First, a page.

Welcome to Equilibria! Who the heck are we?

We’re three Ph.D. students who have given over our twenties to biology research, and we’re starting this project to share our love of science with you! Ph.D. students (alongside postdocs) do the grunt work of science. Each day we try to learn something new about the world. Science research is rarely as glamorous as it appears in popular media, but it’s also rarely endless, dull toiling. Instead, it’s a bit of both! We love the job, and want to share what it looks like.

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Small Intros to Big Questions: How many types of cells make up a human?

The average human body is made up of 37 trillion cells — that’s roughly 4.3 million times the population of New York City. This cellular world is vastly diverse, and biologists are constantly discovering new types of cells with novel functions. But what exactly makes one cell type different from another? How many different kinds of cells comprise a person? Is it possible to change one type of cell into another?

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Small Intros to Big Questions: Did evolution have to happen this way?

Equilibria will occasionally post lightning introductions to our favorite big questions in biology. This is our first, and is in collaboration with Josh Cofsky, a PhD student in Jennifer Doudna and John Kuriyan’s labs at UC Berkeley.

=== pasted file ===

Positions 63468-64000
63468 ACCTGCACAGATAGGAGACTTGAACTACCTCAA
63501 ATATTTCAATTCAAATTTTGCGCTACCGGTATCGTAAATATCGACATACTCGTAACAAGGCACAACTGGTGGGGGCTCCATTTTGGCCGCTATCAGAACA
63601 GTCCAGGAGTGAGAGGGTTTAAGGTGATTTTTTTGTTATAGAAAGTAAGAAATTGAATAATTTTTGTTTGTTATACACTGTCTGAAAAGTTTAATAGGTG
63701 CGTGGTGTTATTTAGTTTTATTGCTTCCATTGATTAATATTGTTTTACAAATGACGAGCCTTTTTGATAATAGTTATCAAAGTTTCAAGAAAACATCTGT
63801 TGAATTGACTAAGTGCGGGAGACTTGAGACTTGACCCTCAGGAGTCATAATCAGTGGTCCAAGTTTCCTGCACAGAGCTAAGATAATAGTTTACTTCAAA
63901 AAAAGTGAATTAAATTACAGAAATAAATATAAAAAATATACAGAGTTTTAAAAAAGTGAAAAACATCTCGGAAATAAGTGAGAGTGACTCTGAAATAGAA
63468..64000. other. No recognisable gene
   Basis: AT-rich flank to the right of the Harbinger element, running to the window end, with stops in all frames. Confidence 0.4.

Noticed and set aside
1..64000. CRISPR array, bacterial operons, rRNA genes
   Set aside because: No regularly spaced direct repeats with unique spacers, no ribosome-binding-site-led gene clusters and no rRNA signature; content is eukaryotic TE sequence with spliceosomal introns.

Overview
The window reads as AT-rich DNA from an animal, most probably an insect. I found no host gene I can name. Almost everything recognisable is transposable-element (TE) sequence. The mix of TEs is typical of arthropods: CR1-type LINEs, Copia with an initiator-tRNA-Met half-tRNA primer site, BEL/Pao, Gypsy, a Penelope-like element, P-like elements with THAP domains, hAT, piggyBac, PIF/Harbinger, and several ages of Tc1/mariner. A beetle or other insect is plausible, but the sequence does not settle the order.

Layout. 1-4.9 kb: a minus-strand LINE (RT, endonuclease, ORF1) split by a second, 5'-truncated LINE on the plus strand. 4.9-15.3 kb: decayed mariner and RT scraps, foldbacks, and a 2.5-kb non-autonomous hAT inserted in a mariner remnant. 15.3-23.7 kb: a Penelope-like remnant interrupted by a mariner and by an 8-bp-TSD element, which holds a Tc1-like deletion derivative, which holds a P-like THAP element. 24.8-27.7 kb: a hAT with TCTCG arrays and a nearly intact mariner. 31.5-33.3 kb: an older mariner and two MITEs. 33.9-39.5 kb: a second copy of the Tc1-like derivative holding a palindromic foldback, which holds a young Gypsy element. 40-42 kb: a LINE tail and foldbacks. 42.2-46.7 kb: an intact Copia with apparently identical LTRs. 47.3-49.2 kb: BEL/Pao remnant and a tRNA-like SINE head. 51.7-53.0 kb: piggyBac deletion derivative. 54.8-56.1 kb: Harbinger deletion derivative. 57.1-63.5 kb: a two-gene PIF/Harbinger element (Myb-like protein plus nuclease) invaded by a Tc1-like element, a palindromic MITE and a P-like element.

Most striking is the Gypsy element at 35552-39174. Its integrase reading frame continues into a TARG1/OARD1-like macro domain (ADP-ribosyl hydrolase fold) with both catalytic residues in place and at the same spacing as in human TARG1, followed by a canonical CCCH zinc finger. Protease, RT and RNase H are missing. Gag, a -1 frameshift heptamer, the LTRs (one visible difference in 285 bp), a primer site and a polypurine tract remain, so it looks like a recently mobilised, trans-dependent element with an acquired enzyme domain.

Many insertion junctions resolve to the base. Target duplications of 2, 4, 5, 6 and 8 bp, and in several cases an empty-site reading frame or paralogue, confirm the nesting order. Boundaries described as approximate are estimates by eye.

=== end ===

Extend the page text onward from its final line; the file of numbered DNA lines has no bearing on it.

The world teems with an incredibly diverse array of lifeforms, each shaped by millions of years of evolution. Biologists and philosophers have long pondered: was the evolution of the particular varieties of life that we observe on Earth today a predetermined process, or a product of chance? Or, perhaps a bit of both?

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The cancer cell next door

We know a lot about what can go wrong inside cells during disease. But what about the healthy bystanders?

Your body is a mosaic of cells, all squished together to form the tissues and organs that allow you to digest, think and breathe. The proper function of these organs depends entirely on the health and behavior of the individual cells that make them up, and disease occurs when cells don’t behave normally. For example, cancer is caused by cells that divide over and over again when they should not. But what happens to the innocent bystanders, the well-behaved cells next door to the troublemakers, during disease?